Emma Vinall has never been deterred or dissuaded from scoring

The fifth-year senior closes out a record-breaking career at American University

Emma Vinall has never been deterred or dissuaded from scoring

Attacker Emma Vinall in action against University of Delaware 

Emma Vinall has never seen a goal she couldn’t score, and April 24, 2021, against the Navy Midshipmen, was no exception. 

With 55 seconds left in the game, Vinall fired a shot at the net just like she had so many times over her career at American University. 

She was pressed by Navy’s superb defense all game long, but the Midshipmen’s fortress-like wall around the goal was no match for Vinall’s shot once again proving that stopping her is a tall order. 

Vinall’s 161st goal was special, and everyone knew it.



Vinall — who broke AU’s all-time points record the same day — stood alone as the top scorer in AU lacrosse history. AU lost that game to the Midshipmen 13-20, their sixth loss of the season, but not before Vinall scored another goal with a second remaining. 

Her stat line eclipsed everyone else’s on either team. Vinall finished the game with seven goals on nine shots on goal and eight points. Navy’s top three scorers combined for nine goals.

Vinall’s place in AU history was already secure even if she never played another game at AU, but this attacker was not done giving goalies nightmares.

Who is Emma Vinall

Lacrosse runs in the Vinall family. Emma’s sisters Sarah and Melissa played at the University of Richmond and the University of Mary Washington, respectively.

“I literally grew up going to all their lacrosse games, all their high school games,” said Vinall, now a graduate student at AU. “I don't think I really decided I wanted to play college lacrosse until I started to see my older sisters go do it.”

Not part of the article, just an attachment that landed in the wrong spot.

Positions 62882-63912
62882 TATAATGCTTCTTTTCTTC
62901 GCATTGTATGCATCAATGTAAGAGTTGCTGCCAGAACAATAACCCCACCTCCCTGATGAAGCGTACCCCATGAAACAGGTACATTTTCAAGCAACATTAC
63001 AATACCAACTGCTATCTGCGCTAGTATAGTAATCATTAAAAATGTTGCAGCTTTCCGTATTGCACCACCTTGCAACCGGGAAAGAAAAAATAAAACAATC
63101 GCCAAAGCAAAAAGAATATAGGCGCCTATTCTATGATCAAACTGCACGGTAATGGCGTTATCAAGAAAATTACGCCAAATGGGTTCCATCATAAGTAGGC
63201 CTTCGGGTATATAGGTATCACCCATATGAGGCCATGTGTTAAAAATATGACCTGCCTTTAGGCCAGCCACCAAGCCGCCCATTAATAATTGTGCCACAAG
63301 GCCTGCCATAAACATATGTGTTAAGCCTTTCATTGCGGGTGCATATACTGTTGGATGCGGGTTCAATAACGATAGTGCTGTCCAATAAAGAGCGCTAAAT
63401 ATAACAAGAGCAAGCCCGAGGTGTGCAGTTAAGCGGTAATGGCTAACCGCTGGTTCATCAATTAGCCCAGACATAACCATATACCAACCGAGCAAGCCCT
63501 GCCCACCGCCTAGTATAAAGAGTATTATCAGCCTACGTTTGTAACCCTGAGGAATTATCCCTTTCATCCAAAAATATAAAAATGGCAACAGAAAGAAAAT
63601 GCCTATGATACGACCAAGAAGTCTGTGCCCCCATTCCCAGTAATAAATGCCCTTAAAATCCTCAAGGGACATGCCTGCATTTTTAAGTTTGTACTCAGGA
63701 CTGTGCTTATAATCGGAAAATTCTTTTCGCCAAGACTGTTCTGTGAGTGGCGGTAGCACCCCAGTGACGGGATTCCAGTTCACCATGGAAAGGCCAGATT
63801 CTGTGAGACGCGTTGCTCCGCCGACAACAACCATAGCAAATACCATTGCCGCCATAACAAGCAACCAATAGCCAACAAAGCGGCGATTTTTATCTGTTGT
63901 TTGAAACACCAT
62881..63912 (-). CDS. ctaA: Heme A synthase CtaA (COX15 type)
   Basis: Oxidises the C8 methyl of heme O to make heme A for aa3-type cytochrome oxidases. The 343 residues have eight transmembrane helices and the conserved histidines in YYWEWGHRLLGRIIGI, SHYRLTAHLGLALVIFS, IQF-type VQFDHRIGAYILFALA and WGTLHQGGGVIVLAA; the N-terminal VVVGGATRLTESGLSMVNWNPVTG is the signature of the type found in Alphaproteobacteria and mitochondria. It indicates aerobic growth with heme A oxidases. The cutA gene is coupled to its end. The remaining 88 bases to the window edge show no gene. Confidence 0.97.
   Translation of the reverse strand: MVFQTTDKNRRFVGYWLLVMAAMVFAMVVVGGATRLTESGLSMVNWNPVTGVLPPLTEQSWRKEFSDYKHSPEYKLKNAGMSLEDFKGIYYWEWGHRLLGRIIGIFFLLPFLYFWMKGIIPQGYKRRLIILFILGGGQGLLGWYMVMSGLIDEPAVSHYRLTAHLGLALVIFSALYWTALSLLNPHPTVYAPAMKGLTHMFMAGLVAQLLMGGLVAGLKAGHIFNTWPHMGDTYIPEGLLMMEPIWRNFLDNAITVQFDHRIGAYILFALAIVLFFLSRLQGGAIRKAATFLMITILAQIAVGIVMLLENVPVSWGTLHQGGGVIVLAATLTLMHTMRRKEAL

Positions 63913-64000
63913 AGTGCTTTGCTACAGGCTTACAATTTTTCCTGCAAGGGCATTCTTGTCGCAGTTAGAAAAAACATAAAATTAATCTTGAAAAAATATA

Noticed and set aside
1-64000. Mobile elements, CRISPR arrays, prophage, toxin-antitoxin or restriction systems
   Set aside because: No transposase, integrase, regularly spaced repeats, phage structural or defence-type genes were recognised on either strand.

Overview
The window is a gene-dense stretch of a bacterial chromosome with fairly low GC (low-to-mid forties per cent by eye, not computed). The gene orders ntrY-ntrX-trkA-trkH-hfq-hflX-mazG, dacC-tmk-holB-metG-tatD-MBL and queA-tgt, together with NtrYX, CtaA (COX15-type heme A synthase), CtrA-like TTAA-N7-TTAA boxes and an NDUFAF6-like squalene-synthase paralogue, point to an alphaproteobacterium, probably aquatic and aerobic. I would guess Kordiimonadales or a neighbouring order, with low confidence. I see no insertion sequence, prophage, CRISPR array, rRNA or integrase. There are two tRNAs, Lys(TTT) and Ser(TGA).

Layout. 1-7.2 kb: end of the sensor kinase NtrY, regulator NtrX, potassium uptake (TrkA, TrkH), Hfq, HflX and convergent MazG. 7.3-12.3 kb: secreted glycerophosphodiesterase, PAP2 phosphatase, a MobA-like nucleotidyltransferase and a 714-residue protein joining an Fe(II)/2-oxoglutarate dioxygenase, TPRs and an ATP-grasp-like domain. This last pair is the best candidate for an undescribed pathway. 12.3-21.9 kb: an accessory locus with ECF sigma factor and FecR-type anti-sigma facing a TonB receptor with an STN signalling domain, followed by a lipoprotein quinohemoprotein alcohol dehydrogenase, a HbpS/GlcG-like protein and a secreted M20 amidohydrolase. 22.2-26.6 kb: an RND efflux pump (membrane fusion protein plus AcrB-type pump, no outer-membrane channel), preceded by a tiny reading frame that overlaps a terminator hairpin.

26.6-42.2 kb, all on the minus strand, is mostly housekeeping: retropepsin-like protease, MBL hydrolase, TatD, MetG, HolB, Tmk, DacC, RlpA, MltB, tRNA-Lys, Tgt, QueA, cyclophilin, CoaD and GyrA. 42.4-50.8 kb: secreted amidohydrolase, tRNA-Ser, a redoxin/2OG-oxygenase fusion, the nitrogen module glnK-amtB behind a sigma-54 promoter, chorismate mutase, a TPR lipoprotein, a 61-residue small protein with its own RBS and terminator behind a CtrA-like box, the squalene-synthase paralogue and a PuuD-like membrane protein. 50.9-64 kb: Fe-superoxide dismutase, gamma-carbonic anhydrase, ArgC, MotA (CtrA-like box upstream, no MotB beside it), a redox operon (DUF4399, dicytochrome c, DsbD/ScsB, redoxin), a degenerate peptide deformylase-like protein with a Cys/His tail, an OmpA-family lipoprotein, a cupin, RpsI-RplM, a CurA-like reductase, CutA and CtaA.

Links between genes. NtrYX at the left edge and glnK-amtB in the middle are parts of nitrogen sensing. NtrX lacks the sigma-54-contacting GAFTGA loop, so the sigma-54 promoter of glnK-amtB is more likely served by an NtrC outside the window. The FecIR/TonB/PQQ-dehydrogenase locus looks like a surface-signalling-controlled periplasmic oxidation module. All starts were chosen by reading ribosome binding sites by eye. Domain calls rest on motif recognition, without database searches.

Vinall started playing in elementary school, and she quickly found success. The Virginian scored over 300 goals during her high school career and her scoring prowess gave her the opportunity to play at American University.

Vinall learned a lot during her freshman year. Despite beginning her career as a midfielder, she switched position to attacker and quickly became the Eagles’ best scorer. 

She led the team with 35 goals scored in only ten games of play in 2018. Vinall said former head coach Emma Wallace helped her develop into the offensive juggernaut that defenders now fear. 

“[Wallace] recognized that I would just be way better on attack using all my energy there,” Vinall said. “I think that's when I really made the switch over to attack.”

But the maturation of her game was put on hold when Vinall tore her ACL in the middle of the 2018 season. Despite the setback, midfielder and fellow fifth-year senior Kendall Goldblum said it was a growing experience for her.

“It made her mentally stronger and more grateful to be out there and gave her kind of a sense of perspective that it can be taken away any day,” Goldblum said. “She's just a super mentally tough, driven person that's always trying to get better, always out doing extra work.”